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B O O K I.

Of the Out-Works of the Terraqueous
Globe; the Atmosphere, Light, and

Of the Atmosphere in general.

HE Atmosphere, or Mass of Air, Vapours and Clouds, which surrounds our Globe, will appear to be a matter of Design, and the infinitely wife Creator's Work, if we consider its Nature and Make («), and its Use to the World (*).

i. Its Nature and Make, a Mass of Air, of subtile penetrating Matter, fit to pervade other Bodies, to penetrate into the inmost Recesses of Nature, to excite,, animate, and spiritualize} and in short, to be the very Soul of this lower World. A thing consequently

2. Of greatest Use to the World, useful to the Life, the Health, the Comfort, the Pleasure, and Business of the whole Globe. It is the Air the


(a) Mundi pan est Aer, er qitidem necest'aria: Hie est enim qui cœlum terramque connetfit, &C. Senec. Nat. Qu. 1. 1. c. 4.

(b) Ipse Aer nobiscum -videt, nobiscum audit, nobiscum senat; nihil enim torum fine et fieripotest, &c. Cic. de Nat. Deor. 1. 2. c. 33.

whole whole Animal World breatheth, and liveth by; not only the Animals inhabiting the Earth (c) and


(c) As the Air is of absolute Necessity to Animal Life, so it is necessary that it should be of a due Temperament or Consistence; not foul, by reason that suffocateth: not too rare and thin, because that sufficeth not; with Examples of each of which, I shall a little entertain the Reader. In one of Mr. Hawksbee's Compressing Engines, 1 closely shut up"a Sparrow without forcing any Air in; and in less than an Hour the Bird began to pant, and be concerned; and in less than an Hour and half to be sick, vomit, and more out of Breath; and in two Hours time was nearly expiring.

Another I put in and compressed the Air, but the Engine leaking, I frequently renewed the Compressure; by which means, (although the Bird panted a little after the first Hour,) yet after such frequent Compressures, and Immiffion of fresh Air, it was very little concerned, and taken out seemingly unhurt after three Hours.

After this 1 made two other Experiments in compressed Air, with the Weight of two Atmospheres injected, the Engine holding tight and well; the one with the Great Titmouse, the other with a Sparrow. For near an Hour they seemed but little concerned; but after that grew fainter, and in two Hours time sick, and in three Hours time died. Another thing I took notice of, was, that when the Birds were sick and very restless, I fancied they were somewhat relieved for a short space, with the Motion of the Air, caused by their fluttering and shaking their Wings, (a thing worth trying in the Diving-Bell). I shall leave the ingenious Reader to judge what the cause was of both the Birds living longer in compressed, than uncompressed Air; whether a less quantity of Air was not sooner fouled and rendred unfit for Respiration, than a greater.

From these Experiments two Things are manifested; one is, that Air, in some measure compressed, or rather heavy, is necessary to Animal Life: Of which by and by. The other, that fresh Air is also necessary': For pent up Air, when overcharged with the Vapours emitted out of the Animal's Body, becomes unfit for Respiration. For which Reason, in the Diving-Bell, after some time of stay under Water, they are forced to come up and take in fresh Air, or by some such means recruit it. But the famous Cornelius Drebell contrived not only a Vessel to be rowed under Water, but also a Liquor to be carried in that Vessel, that would supply the want of fresh Air. The Vessel was made for King James I. It carried twelve Rowers, besides the Passengers. It was tried in the River of Thames; and one of the Persons that was in that submarine Navigation Was then alive, and told it one, who related the Matter to our famous Founder, the Honourable, and most Ingenious Mr. Boyl. As to the Liquor, Mr. Boyl faith, he discovered by a Doctor of Physick, who married Drebell's Daughter, that it was used from time to time when the Air in the submarine Boat was clogged by the Breath of the Company, and thereby made unfit for Respiration; at which time, by unstopping a Vessel full of this Liquor, he could speedily restore to the troubled Air such a proportion of vital Parts, as would make it again for a good while fit for Respiration. The Secret of this Liquor Drehell would never disclose to above one Person, who himself assured Mr. Boyl what it was. Vid. Boyl. Exp. Phys. Mech. ef the Spring of the Air, Exp. 41. in the Digres. This Story I have related from Mr. Boyl, but at the fame time much question whether the Virtues of the Liquor were so effectual as reported.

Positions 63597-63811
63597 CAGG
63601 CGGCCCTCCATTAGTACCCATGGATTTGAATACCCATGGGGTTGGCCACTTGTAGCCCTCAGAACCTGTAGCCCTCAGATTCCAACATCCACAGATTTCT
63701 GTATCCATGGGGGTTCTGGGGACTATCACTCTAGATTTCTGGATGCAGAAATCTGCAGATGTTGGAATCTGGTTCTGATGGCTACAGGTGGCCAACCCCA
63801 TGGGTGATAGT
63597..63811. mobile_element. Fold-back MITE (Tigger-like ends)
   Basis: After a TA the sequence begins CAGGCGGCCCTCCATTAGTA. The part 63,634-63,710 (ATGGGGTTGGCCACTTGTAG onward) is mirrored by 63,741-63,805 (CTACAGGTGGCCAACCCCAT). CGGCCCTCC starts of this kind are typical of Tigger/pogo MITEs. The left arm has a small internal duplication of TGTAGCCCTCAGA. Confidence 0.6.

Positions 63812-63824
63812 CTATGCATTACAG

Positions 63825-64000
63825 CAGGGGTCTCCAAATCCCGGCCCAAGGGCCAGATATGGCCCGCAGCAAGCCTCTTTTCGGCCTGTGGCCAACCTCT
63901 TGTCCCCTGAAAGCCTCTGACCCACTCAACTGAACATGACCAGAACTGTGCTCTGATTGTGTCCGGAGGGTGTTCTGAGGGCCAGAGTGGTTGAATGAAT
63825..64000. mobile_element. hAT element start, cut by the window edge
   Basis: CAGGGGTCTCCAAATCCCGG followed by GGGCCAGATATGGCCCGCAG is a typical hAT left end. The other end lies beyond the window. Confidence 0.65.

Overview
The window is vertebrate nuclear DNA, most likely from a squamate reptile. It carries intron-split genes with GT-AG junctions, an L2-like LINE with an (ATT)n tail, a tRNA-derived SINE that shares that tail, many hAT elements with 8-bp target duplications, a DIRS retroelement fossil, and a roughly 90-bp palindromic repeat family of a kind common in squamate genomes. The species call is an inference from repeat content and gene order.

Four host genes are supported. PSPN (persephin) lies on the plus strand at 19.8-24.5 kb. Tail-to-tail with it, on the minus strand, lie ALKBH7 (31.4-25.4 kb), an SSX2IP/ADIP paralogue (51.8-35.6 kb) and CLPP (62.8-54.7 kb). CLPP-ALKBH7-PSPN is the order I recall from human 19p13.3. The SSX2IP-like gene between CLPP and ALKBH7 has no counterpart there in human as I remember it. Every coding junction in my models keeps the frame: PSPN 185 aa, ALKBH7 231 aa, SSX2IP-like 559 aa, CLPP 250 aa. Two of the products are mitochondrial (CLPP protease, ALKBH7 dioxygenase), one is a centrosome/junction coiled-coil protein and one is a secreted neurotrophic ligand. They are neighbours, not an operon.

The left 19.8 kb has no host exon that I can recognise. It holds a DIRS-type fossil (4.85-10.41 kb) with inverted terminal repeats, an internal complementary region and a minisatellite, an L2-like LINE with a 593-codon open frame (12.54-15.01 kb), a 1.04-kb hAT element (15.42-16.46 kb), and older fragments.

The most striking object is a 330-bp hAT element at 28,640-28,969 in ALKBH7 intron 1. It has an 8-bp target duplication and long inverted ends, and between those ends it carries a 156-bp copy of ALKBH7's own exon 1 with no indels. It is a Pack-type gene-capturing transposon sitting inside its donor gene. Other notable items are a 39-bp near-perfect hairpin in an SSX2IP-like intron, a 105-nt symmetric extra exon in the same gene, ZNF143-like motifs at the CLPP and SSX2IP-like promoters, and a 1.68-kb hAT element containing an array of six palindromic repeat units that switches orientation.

And as too gross, so too rare an Air is unfit for Respiration. Not to mention the forced Rarefactions made by the Air-Pump, in the following Note; it is found, that even the extraordinary natural Rarefactions, upon the tops of very high Hills, much affect Respiration. An Ecclesiastical Person, who had visited the high Mountains of Armenia, (on which some fancy the Ark rested) told Mr. Boyl, that whilst he was on the upper part of them, he was forced to fetch his Breath oftner than he was wont. And taking notice of it when he came down, the People told him, that it was what happen'd to them when they were so high above the Plane, and that it was a common Observation amoiig them. The like Observation the same Ecclesiastick made upon the top of a Mountain in the Cevennes. So a learned Traveller, and curious Person, on one of the highest Ridges of the Pyrenees, call'd Pic de Midi, found the Air not so fit for Respiration, as the common Air, but he and his Company were fain to breath shorter and oftner than in the lower Air. Vid. Phil. Transatf. No. 63, or Low thorp's Abridg. Vol. l. p. xx6.